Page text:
Saturday, October 29, 2011
In case you missed the other books in the series, or my reviews of them, let me sum it all up for you. The story is set in an alternate version of World War I. In this universe, the Archduke Ferdinand has a son that is orphaned by his assassination. His son, Alek, goes into hiding after the death of his parents and hopes to gain his father's place in the royal family one day. Austria-Hungary is part of the Clanker powers (they've developed advanced machinery that mostly runs on steam power). While he is in hiding an English air ship crashes nearby, and he assists in their rescue. England and Austria-Hungary are on opposite sides of the war and a deep philosophical difference. England is a Darwinist nation, this means that they have developed their technology through altering animals genetic code to make them useful in a variety of ways. The airship is actually an altered whale and strongly resembles a zeppelin.
Our main protagonist is Dylan, a.k.a. Deryn, Sharp. She is a midshipman on the Leviathan and is pretending to be a boy in order to service in the military. She is quick, strong, and smart. Dylan and Alek form an unlikely friendship, and Dylan falls for Alek. In the latest volume, Dylan's secret is revealed to some, and almost given away completely. We also see a few true to life historical figures such as Nicolas Tesla, Pancho Villa, and William Hearst.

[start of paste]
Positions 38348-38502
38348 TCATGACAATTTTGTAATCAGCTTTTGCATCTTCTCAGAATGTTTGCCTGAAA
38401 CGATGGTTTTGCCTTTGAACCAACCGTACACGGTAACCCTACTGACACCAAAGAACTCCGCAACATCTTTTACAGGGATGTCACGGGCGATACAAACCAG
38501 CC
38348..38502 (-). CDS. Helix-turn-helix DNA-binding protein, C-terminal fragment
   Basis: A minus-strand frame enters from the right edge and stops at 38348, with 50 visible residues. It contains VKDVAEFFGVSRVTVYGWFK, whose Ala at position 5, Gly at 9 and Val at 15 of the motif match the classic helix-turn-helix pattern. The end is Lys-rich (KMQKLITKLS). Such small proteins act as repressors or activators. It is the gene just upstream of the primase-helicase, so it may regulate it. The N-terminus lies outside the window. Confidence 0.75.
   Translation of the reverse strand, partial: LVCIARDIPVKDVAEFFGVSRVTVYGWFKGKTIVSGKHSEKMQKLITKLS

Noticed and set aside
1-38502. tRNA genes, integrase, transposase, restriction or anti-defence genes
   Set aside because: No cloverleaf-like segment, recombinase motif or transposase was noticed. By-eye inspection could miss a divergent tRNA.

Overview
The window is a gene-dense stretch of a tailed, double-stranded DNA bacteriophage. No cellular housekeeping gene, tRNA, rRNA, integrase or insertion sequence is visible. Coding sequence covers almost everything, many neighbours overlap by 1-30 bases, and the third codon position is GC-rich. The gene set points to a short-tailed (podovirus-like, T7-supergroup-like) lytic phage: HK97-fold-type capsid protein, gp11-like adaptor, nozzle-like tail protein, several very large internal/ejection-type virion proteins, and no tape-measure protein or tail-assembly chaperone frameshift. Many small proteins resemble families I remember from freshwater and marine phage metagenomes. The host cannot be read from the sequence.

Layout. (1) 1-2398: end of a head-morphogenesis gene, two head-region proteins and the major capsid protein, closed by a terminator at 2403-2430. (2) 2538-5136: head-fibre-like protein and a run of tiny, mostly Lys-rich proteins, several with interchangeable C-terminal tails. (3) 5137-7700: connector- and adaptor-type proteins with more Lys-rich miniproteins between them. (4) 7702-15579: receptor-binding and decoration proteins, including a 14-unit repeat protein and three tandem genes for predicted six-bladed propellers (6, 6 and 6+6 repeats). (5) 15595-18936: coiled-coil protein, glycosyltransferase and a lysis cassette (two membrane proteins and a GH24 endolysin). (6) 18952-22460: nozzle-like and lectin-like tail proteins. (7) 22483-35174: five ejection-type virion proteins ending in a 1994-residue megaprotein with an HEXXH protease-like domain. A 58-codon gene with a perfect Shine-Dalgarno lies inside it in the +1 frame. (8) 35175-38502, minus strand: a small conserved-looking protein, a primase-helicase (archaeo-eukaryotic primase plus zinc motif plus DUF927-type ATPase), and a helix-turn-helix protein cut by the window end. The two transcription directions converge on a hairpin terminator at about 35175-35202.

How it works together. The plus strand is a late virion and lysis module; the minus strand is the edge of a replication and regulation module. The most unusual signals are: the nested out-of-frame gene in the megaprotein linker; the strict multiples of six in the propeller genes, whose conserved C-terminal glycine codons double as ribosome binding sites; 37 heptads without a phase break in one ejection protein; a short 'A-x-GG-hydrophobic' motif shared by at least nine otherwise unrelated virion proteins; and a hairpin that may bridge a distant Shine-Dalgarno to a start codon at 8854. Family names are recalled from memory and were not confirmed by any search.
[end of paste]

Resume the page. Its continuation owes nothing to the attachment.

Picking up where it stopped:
One of the things that I really enjoy about this series besides the characters and story is the wonderful art drawn by Keith Thompson. Unfortunately, my favorite creature design, the weaponized manta ray ship, was not available online. There was no way, I was going to break the spine of my signed edition by putting in on the scanner. But each picture in the book is as detailed and as beautiful on the one on the right. I really wish more adult books would get back to illustrated novels, it really adds a little something. It's sad that it has mostly become a dead art in the West.
I can't say that the story offers any surprises for experienced readers, but it is enjoyable and well told. The creatures and locations are brought to vivid life by Westerfeld's deft and eloquent descriptions, and complimented beautifully by Thompson's finely detailed illustrations.
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